Find out what made this decade so fashionable.
Look no further than Ricky and Lucy from the TV show "I Love Lucy" for quintessential '50s fashions. Lucy's perfectly feminine knee-length dresses and Ricky's masculine boxy suits were an exact reflection of the style of the times. The show ran from October 15, 1951 to April 1, 1960 and was the most watched series in four of its six seasons—winning 5 Emmys!
Fashion By Gender
The end of WWII marked the beginning of prosperous times for America. Fashions were reflective of the socially conservative attitudes—cinched at the waist circle skirts for women, and grey suits for men.
Sweaters were no longer just for warmth. Matching sweater sets became very stylish—some elaborately refined with embroidery, bead detail, and pearls.
Rock 'n' Roll
Buddy Holly, Chuck Berry, and Elvis Presley made music history in the '50s, introducing the new sound of rock 'n' roll to the world. Combining blues, country, and gospel, the music was fast and was meant for dancing.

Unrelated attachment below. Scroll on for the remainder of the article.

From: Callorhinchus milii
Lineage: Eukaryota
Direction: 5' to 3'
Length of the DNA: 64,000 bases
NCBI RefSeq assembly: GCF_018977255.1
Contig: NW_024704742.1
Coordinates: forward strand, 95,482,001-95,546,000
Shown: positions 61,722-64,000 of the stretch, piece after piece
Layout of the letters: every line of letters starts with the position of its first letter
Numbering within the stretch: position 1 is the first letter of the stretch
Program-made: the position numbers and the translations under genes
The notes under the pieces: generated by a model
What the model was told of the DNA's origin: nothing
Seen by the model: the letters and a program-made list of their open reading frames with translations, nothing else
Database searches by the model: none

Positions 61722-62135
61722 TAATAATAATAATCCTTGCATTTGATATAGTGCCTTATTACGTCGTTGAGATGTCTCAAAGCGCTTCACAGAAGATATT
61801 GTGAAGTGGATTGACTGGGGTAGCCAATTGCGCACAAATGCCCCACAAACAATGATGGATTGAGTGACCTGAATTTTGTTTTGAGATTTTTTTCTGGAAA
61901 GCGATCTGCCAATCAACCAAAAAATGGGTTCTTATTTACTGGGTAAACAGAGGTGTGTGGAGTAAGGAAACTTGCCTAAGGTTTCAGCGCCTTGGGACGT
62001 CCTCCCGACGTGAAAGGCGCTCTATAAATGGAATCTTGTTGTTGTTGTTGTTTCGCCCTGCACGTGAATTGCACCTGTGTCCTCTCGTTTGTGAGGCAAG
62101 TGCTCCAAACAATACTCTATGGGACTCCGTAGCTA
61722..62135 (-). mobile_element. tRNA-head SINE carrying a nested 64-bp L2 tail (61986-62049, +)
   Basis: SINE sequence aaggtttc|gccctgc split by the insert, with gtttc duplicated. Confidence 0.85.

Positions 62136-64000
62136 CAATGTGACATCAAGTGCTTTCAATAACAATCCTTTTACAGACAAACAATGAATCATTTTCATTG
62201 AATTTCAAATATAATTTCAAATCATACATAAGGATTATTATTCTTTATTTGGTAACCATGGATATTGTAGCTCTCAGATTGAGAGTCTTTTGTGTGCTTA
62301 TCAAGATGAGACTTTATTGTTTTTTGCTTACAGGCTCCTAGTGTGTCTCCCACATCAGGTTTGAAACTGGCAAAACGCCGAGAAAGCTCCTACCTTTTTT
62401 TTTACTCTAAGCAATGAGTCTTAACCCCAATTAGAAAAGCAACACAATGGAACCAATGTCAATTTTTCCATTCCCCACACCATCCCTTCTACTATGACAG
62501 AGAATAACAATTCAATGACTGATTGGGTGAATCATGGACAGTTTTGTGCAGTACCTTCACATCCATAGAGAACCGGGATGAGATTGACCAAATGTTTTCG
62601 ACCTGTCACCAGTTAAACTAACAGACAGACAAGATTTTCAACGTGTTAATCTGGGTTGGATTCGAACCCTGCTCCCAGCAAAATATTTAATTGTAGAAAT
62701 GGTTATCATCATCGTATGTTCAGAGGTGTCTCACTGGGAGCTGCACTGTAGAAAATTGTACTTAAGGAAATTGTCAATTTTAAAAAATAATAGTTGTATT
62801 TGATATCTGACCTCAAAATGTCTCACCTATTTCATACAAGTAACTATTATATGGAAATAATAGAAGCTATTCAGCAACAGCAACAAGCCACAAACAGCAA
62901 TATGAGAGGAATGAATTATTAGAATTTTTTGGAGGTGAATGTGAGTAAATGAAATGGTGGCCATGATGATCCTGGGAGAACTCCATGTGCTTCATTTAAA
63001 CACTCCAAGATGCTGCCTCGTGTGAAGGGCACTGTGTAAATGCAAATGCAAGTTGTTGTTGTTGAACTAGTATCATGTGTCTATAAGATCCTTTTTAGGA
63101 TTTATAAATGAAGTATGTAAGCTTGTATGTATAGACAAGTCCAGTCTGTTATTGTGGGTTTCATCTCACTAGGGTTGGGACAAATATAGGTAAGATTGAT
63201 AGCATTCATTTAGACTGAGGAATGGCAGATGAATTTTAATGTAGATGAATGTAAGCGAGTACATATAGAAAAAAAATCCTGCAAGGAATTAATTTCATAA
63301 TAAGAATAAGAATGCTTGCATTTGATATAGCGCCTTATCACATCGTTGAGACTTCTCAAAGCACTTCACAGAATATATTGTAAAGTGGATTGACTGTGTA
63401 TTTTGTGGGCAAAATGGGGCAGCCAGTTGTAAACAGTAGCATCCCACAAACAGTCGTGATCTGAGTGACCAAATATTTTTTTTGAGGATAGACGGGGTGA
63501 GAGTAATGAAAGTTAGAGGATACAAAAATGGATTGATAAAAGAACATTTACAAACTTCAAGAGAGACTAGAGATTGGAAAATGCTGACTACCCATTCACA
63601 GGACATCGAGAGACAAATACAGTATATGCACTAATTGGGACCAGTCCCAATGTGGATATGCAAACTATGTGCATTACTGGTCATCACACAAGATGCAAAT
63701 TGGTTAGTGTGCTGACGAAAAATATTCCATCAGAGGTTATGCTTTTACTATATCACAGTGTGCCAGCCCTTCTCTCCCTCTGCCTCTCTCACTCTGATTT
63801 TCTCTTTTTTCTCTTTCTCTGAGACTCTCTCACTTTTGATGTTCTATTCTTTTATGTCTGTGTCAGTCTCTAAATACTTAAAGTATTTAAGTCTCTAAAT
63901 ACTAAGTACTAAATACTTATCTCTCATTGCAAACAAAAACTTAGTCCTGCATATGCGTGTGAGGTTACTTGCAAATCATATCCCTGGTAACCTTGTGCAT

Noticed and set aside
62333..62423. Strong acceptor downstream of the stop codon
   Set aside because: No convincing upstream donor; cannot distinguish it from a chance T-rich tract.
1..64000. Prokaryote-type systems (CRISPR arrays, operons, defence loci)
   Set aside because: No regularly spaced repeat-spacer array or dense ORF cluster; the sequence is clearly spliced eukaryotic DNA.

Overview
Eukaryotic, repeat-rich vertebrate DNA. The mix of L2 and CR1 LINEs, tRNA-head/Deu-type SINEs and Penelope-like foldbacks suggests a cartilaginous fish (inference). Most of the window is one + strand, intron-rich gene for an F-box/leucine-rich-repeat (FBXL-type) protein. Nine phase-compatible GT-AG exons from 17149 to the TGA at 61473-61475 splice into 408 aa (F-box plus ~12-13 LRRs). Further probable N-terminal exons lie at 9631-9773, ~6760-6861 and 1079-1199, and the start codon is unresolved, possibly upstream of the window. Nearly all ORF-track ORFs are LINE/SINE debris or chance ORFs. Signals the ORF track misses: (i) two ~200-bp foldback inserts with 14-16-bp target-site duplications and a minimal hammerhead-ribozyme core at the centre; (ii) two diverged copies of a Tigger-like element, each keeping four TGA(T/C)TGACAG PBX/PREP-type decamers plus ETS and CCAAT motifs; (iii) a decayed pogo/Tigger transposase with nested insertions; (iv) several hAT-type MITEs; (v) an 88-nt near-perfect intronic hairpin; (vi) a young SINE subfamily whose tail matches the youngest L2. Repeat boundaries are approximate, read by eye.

The Sock Hop
High school dances were usually held in the gym. Dancers had to take off their shoes to protect the varnished floors—and the term "sock hop" was born! Guys rolled up their sleeves, got crew cuts, and wore preppy cardigans.
Girls pulled their hair back and tied scarves and ribbons around their ponytails. It became stylish to wear thick black eyeliner across the top eyelid. Pearls, poodle skirts, saddle shoes, and blue suede loafers were popular. And for the first time, the term "teenager" was widely used.
James Dean was the Rob Pattinson of the '50s. Many identified with the teenage angst played out onscreen in Dean's portrayal of Jim Stark in Rebel Without A Cause. He was a fashion and attitude sensation, making white tees and jeans cool.
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